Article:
By Dan Eggen
Washington Post Staff Writer
Thursday, January 8, 2009
A real team of rivals gathered for lunch at the White House yesterday, as President Bush and three former U.S. commanders in chief put aside their political differences to offer recollections and advice to President-elect Barack Obama.
There was Jimmy Carter, who recently called Bush's presidency "the worst in history." There was Bill Clinton, who spent much of his political career decrying the Bush family dynasty. And there was Bush's father, George H.W. Bush, who once called Clinton a "bozo" and said his dog Millie knew more about foreign policy.
But all was forgotten, or at least unspoken, as the five men gripped and grinned for the cameras, then repaired to the White House dining room for a private 90-minute meal.
"One message that I have and I think we all share is that we want you to succeed," President Bush said after greeting Obama and the former presidents in the Oval Office. "Whether we're Democrat or Republican, we all care deeply about this country. . . . All of us who have served in this office understand that the office transcends the individual."
Obama, who excoriated Bush for two years on the campaign trail, thanked him for hosting "an extraordinary gathering."
"All the gentlemen here understand both the pressures and possibilities of this office," he said. "For me to have the opportunity to get the advice, good counsel and fellowship with these individuals is extraordinary, and I'm very grateful."
The luncheon marked the first White House meeting of all living U.S. presidents since Oct. 8, 1981, when President Ronald Reagan had evening cocktails and hors d'oeuvres with Carter, Gerald R. Ford and Richard M. Nixon. The three former chief executives were on their way to a state funeral in Cairo for assassinated Egyptian President Anwar Sadat.
Yesterday's meeting originated as an idea from Rahm Emanuel, Obama's chief of staff, Democratic aides said. Obama then suggested the lunch to Bush during their first one-on-one meeting in the days after the Democrat's November election victory.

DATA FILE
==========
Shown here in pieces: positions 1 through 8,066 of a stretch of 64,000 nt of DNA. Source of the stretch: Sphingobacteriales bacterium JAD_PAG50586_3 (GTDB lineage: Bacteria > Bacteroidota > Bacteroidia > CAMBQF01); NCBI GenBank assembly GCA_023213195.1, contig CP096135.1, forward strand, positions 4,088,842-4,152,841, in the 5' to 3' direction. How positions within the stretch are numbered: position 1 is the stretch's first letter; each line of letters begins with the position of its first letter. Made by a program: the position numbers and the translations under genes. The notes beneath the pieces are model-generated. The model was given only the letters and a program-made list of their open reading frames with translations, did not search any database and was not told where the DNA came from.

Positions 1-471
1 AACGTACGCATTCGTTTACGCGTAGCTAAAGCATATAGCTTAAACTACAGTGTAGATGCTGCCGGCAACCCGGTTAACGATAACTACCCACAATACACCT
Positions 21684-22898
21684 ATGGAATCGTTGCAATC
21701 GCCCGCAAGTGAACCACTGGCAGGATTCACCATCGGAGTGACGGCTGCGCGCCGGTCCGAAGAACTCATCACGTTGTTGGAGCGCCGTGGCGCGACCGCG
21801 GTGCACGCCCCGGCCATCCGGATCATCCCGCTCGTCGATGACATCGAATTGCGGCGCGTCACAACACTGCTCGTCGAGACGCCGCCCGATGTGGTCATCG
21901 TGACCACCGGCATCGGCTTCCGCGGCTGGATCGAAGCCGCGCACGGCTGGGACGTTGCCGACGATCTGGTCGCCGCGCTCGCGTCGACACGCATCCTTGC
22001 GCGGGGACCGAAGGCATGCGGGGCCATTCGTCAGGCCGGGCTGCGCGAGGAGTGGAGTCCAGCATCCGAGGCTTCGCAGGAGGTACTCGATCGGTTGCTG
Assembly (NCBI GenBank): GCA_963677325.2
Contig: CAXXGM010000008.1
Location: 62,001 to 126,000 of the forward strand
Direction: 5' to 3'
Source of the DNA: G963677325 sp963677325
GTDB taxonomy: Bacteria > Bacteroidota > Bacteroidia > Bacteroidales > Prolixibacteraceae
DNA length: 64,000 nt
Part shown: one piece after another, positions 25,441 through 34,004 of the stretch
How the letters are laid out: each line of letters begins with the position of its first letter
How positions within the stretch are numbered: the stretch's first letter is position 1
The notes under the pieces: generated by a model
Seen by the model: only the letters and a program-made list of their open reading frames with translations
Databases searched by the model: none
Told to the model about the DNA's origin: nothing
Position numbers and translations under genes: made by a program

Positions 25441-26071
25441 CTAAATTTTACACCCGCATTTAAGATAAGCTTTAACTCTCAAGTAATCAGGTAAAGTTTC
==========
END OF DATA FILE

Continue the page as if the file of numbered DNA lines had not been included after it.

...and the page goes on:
Obama has openly modeled himself on Abraham Lincoln's efforts to assemble a "team of rivals," naming former Democratic presidential challenger Hillary Rodham Clinton and two Republicans to his Cabinet and vowing to reach across party lines for ideas. Yesterday's gathering brought together an even headier group of political rivals, with two Republicans and three Democrats stretching back in power to 1977. From the past three decades, only Reagan, who died in 2004, was absent.
Douglas Brinkley, a presidential historian at Rice University in Houston, said the lunch was a "smart move" by Obama as he faces a devastated global economy, skyrocketing federal deficits and ongoing military conflicts overseas. The meeting also underscores the difference between the younger African American president-elect and his four white predecessors, he noted.
"Barack Obama can see that each of these presidents has a constituency of his own, and as he's trying to unite the country, it serves him well to be seen with them and meet with them," Brinkley said. "But it's also a chance for him to look fresh and new."
During a brief photo opportunity just after noon, the five men stood side by side in front of Bush's Oval Office desk. Obama was flanked by the Bushes, with Clinton and Carter to the left. The latter two wore red ties, while Obama and the Bushes sported various shades of blue. All were dressed in dark suits, and none of the three former presidents offered any remarks. After Bush spoke, White House aides started to wind down the gathering before realizing that Obama intended to offer remarks.
Neither the White House nor the Obama transition team shared many details from the lunch, including what they ordered from the menu. No aides were present during the meal, officials said. Obama also met one on one with Bush for about 30 minutes beforehand.
Obama press secretary Robert Gibbs said in a statement that the president-elect "was grateful for their counsel and the spirit of bipartisanship they showed" in wishing him success.
"The president and the former presidents had helpful advice on managing the office, as well as thoughts on the critical issues facing the country right now," Gibbs said. "The president-elect is anxious to stay in touch with all of them in the coming years."
Dana Perino, the White House press secretary, said Bush was "delighted" to host the lunch. "They had a wide-ranging discussion on many different issues facing the United States, and they all look forward to remaining in contact in the future," she said.
Research editor Alice Crites and staff writer Anne E. Kornblut contributed to this report.